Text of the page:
An example of significant figures in the history of not only Ukrainian, but also in world culture is the figure of Ivan Franko - poet, writer, dramaturge, journalist, literary critic, theorist and translator .. Creative stock of I. Franko surprised his nedozírností (more than 50 parts). Writer as one of the first began translating the creation of world literature in the Ukrainian language (J. Goethe, H. Heine, G. Byron).

Maria Kabatova said...

at the turn of the century Ukrainian literature is influence by European modernism. We can see it in the creation of two leading figures of this period - poetess Lesya Ukrainka and prose writer Mykhailo Kocjubynského. Lesya Ukrainka enriched Ukrainian literature images of world literature, subjects from history, mythology different eras and different nations of the world

Maria Kabatova said...

After the revolution the literary process is characterized by a particular dramatism and complexity. But Ukrainian literature at that time was experiencing prosperity. On the rich literature palette, there were various artistic schools, styles and directions - from radical Proletkult to Futurism and even neoclassicism, whose leaders have focused on creating a highly harmonious art

Maria Kabatova said...

during the civil war in the years 1932-1933 and the Bolshevik repression in the 30s there were many writers killed and imprisoned. In the years 1938-1954 have been affected by repression around 240 Ukrainian writers, even though many of them were adherents of the Soviet power, fought for it and became writers already after the revolution. Some of them were shot dead, some died in prison, some of them remained unaccounted for after imprisonment

Maria Kabatova said...

despite strict socialist realism, the Ukrainian writers managed to make literature that has not lost its urgency today. They are mainly works of P. Tyčyny, M. Rylského, V. Sosjury, O. Dovzhenko, O. Hončar and others.
In the 60s, thanks to the liberalization of social and political life in Ukraine recommitting powerful art movement, whose leaders were later called the "sixties".

Veronika Chlapíková said...

Mark Donskoy, in full Mark Semyonovich Donskoy (born March 6 [February 21, Old Style], 1901, Odessa, Ukraine, Russia—died March 24, 1981, Moscow), motion-picture writer and director best known for a trilogy based on the autobiography of the Russian proletarian novelist Maksim Gorky.

In 1926 Donskoy began his cinema career as a scriptwriter and assistant director. He soon became a director of lyrical and personal films that differed markedly from the grand-scale Russian melodramas of the 1930s. The three films based on the life of Donskoy’s friend Gorky, Detstvo Gorkogo (1938; Childhood of Maksim Gorky), V lyudyakh (1939; On His Own), and Moi universitety (1940; University of Life), sensitively interpolate scenes from Gorky’s short stories into the factual narrative to compose one of the finest of all film biographies.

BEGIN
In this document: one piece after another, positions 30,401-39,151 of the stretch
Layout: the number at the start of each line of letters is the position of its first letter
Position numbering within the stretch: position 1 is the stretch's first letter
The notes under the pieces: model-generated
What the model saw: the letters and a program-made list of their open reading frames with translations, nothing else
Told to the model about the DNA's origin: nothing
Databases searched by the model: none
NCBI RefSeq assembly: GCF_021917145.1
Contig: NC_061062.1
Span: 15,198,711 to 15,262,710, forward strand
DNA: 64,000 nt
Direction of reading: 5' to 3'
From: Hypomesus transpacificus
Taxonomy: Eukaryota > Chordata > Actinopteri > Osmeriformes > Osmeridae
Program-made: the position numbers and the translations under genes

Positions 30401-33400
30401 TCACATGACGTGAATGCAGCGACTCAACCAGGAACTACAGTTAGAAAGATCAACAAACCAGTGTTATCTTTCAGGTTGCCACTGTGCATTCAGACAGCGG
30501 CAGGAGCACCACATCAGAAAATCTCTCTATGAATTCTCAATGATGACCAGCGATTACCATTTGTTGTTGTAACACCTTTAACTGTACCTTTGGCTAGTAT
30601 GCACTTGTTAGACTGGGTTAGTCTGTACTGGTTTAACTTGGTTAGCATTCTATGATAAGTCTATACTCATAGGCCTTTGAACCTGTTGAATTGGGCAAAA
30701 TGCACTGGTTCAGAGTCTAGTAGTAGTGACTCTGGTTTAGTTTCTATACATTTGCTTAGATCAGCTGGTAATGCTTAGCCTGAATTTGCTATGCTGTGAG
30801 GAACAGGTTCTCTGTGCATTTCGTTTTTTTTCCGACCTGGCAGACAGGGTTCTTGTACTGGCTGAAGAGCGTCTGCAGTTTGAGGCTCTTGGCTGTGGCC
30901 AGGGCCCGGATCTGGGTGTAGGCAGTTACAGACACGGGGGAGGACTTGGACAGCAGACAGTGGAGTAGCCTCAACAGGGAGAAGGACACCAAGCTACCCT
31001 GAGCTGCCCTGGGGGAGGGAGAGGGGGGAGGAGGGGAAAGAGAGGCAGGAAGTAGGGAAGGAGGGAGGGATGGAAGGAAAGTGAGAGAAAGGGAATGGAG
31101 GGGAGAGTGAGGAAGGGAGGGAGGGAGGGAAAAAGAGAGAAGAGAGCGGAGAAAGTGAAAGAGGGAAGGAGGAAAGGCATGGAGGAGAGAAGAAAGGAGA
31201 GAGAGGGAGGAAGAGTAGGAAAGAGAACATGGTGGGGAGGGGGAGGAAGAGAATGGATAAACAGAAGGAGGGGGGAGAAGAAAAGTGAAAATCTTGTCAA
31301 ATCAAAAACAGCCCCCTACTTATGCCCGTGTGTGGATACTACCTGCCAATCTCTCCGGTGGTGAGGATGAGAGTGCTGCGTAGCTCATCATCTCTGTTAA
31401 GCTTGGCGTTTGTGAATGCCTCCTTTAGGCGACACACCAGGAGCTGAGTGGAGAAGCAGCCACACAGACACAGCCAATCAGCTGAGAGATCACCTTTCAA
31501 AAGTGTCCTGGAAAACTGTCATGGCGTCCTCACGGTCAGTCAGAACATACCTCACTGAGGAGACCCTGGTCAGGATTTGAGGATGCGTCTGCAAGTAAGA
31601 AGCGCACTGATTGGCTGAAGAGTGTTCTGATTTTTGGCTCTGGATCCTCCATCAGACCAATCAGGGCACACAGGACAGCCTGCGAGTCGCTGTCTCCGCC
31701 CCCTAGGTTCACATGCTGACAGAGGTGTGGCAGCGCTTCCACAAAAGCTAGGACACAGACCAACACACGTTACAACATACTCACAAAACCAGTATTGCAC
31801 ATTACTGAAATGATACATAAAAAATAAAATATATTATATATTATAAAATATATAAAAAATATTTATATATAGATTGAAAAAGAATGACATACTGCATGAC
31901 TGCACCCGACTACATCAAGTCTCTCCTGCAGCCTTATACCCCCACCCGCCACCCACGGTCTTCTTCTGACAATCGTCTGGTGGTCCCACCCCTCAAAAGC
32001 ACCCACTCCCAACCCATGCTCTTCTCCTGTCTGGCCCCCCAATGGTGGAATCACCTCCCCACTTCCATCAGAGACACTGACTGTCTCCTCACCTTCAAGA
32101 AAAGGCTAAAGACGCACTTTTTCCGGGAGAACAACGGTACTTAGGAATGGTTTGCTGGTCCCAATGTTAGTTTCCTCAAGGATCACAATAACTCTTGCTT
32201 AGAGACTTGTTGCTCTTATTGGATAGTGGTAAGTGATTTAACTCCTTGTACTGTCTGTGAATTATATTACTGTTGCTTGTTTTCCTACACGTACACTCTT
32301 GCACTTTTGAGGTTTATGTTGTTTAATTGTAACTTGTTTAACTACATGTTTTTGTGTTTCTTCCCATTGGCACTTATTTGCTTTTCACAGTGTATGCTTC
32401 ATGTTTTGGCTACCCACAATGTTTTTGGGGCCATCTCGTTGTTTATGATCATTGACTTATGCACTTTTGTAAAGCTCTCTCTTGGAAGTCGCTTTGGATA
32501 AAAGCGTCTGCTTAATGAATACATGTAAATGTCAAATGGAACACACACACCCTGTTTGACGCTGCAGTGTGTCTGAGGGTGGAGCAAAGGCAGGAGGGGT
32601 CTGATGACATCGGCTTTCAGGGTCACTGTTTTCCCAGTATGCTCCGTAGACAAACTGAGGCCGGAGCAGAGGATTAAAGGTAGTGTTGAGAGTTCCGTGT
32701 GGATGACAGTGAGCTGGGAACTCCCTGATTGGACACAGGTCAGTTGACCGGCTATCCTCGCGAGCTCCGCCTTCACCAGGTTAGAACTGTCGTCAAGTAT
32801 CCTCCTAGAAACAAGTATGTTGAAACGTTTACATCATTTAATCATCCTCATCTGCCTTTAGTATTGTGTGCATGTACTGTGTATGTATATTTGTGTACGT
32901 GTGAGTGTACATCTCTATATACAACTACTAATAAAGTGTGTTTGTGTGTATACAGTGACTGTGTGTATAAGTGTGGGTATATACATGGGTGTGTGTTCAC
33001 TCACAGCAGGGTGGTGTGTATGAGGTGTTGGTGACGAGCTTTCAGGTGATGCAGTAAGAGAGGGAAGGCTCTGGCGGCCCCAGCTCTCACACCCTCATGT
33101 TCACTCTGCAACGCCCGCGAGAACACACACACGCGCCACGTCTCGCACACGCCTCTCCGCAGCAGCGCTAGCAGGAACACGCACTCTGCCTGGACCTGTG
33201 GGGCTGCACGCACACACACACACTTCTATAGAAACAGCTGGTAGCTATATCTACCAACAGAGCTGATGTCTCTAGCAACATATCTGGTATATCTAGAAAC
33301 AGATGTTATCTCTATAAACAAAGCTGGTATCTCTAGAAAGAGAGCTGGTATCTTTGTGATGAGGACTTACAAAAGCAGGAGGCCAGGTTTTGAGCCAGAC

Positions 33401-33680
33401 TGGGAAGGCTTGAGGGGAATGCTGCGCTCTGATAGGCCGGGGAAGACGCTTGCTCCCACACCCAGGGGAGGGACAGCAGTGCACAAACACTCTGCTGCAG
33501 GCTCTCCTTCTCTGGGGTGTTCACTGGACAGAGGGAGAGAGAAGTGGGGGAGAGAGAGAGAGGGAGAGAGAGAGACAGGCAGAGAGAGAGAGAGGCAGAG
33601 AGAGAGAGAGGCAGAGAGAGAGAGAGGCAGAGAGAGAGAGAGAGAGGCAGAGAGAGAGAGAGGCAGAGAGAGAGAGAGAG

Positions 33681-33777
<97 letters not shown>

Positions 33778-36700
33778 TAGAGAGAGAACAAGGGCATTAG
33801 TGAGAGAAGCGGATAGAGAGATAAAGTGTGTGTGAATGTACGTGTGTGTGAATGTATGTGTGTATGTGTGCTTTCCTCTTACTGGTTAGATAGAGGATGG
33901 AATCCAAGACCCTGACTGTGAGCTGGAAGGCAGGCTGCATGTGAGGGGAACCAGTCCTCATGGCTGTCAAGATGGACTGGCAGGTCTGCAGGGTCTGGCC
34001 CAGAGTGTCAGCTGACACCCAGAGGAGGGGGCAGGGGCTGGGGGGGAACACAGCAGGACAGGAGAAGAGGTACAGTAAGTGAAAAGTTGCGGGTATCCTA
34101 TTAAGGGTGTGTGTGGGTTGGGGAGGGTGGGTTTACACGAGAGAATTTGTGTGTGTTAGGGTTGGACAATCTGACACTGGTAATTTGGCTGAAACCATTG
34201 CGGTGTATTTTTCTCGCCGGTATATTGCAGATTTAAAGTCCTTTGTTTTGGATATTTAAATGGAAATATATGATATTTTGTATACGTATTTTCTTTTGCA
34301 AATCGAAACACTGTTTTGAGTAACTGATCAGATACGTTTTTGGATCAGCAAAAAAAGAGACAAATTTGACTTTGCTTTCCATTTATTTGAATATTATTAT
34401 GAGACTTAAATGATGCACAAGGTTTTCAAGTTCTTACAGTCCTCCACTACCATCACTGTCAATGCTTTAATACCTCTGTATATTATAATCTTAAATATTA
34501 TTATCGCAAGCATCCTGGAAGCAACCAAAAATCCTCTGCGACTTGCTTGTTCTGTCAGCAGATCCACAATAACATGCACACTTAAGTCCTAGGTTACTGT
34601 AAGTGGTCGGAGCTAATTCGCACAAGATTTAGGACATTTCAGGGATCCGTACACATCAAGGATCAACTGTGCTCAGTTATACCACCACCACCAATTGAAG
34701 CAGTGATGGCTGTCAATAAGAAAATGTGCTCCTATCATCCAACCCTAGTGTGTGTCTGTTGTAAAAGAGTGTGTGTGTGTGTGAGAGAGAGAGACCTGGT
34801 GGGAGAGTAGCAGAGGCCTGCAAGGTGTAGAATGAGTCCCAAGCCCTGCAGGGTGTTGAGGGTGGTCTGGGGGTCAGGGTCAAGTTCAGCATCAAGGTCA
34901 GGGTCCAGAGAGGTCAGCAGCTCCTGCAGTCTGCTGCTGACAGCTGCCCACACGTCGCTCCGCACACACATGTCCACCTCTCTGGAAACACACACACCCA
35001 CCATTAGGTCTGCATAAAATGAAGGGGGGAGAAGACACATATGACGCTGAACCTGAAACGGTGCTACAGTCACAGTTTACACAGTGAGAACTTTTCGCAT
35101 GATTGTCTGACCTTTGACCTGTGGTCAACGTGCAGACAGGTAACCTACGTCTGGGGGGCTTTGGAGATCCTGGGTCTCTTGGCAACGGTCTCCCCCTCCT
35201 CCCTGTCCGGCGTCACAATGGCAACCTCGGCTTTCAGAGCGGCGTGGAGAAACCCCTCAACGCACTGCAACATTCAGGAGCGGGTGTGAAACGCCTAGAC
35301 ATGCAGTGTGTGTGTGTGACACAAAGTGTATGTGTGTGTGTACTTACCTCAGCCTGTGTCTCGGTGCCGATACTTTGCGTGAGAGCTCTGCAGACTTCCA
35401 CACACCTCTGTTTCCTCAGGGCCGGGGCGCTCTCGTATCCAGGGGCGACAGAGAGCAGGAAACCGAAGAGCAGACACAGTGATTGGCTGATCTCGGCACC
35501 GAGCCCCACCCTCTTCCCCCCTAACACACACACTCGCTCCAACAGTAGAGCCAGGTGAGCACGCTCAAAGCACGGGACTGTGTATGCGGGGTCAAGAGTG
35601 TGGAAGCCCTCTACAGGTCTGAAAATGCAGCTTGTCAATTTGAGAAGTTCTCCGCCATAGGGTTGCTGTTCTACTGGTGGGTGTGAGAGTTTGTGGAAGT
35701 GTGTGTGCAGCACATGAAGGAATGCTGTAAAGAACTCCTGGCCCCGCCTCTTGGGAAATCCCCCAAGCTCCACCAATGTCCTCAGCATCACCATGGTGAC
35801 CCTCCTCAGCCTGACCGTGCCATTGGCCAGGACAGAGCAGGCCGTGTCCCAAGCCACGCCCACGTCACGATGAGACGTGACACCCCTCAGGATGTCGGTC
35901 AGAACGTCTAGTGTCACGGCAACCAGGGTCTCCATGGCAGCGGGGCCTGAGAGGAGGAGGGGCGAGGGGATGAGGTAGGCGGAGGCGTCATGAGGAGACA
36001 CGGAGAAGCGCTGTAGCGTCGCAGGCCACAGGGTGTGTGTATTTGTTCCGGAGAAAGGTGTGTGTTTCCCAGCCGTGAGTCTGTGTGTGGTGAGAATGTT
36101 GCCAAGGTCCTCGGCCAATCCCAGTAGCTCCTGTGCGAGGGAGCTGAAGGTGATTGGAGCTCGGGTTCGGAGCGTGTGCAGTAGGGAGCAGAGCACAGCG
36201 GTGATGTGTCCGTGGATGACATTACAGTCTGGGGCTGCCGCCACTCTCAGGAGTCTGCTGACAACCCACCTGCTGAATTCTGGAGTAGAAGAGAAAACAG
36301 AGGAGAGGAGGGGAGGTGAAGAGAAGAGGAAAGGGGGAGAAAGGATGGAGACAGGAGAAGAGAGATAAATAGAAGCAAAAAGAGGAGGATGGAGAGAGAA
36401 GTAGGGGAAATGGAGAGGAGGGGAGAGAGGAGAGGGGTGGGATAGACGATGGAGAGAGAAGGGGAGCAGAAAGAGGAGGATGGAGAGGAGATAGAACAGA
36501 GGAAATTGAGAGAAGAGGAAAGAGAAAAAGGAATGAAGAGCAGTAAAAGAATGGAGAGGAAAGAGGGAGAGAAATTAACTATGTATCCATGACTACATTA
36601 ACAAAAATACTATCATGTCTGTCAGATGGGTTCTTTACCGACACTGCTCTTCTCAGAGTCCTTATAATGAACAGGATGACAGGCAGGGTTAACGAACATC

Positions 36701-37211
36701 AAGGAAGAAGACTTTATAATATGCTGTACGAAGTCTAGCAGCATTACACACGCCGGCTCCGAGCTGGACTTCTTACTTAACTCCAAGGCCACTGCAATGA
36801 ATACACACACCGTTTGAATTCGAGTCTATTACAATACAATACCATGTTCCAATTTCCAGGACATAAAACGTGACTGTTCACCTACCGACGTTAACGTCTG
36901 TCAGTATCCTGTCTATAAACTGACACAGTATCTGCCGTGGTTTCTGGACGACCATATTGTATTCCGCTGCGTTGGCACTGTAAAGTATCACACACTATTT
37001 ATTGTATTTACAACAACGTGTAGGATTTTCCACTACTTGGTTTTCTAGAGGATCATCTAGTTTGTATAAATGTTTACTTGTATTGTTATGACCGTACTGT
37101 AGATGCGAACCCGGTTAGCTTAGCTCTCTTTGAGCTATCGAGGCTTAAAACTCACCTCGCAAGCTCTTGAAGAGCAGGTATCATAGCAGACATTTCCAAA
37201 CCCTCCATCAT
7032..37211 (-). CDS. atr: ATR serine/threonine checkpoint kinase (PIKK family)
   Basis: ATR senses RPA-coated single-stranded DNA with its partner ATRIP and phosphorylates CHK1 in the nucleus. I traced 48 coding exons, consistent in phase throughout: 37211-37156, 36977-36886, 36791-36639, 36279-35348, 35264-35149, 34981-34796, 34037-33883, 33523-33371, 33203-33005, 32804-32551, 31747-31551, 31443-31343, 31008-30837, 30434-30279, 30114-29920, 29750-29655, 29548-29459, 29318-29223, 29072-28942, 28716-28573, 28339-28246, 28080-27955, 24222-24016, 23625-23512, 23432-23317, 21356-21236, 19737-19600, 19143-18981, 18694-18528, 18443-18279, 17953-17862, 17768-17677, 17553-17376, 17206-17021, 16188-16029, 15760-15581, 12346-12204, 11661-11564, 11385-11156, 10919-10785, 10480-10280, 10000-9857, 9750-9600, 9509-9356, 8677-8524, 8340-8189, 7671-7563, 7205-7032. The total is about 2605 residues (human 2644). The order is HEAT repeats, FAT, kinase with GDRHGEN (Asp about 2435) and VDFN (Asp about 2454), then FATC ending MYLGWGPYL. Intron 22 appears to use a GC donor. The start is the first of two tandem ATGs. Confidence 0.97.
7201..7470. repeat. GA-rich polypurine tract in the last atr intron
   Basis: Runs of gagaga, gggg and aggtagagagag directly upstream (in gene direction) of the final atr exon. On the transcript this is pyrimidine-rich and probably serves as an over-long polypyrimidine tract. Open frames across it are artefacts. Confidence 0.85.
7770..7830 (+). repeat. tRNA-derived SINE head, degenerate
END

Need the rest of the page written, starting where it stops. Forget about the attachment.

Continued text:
Other major films are Raduga (1944; “The Rainbow”) and Nepokoryonnye (1945; “Unconquered”), which show Donskoy’s skill with child actors; two more films adapted from the writings of Gorky, Mat (1956; Mother) and Foma Gordeyev (1956; The Gordeyev Family); and his diptych, Serdtsye matery/Vernost matery (1966–67; Heart of a Mother/A Mother’s Devotion). Donskoy was twice given the Order of Lenin, the U.S.S.R.’s highest civilian award.

Veronika Chlapíková said...

Plot of The Rainbow
The German conquerors are above nothing, not even the slaughter of small children, to break the spirit of their Soviet captives. Suffering more than most is Olga (Nataliya Uzhviy), a Soviet partisan who returns to the village to bear her child, only to endure the cruelest of arbitrary tortures at the hands of the Nazis. Eventually, the villagers rise up against their oppressors-but unexpectedly do not wipe them out, electing instead to force the surviving Nazis to stand trial for their atrocities in a postwar "people's court." (It is also implied that those who collaborated with the Germans will be dealt with in the same evenhanded fashion)

Veronika Chlapíková said...

Mark Donskoj and his movie The Rainbow was selected in following festivals and get awards like:

- 1946 Stalin Prize
- 1944 American Association of Film Critics Extra prize (Mark Donskoy)
- 1944 Award of the newspaper "Daily News" for the best foreign film, demontrirovavshiysya in the United States in 1944 (Mark Donskoy)
- 1944 Stalin Prize
- 1970 International Film Festival in Karlovy Vary

Veronika Chlapíková said...

"Mark Donskoy (1901–1981) was “the king” because he won several Stalin Prizes, the highest Soviet mark of achievement. But he was also “the Jester” because, at the time, playing a village idiot was a survival strategy. As the documentary points out, however, the mask grew into his face. He was a prankster and a master of the practical joke (from the first row in the Moscow film theater, he used to stick out his foot to trip those who came in late). It is with mixed feelings that he is recalled by his former crew and cast members.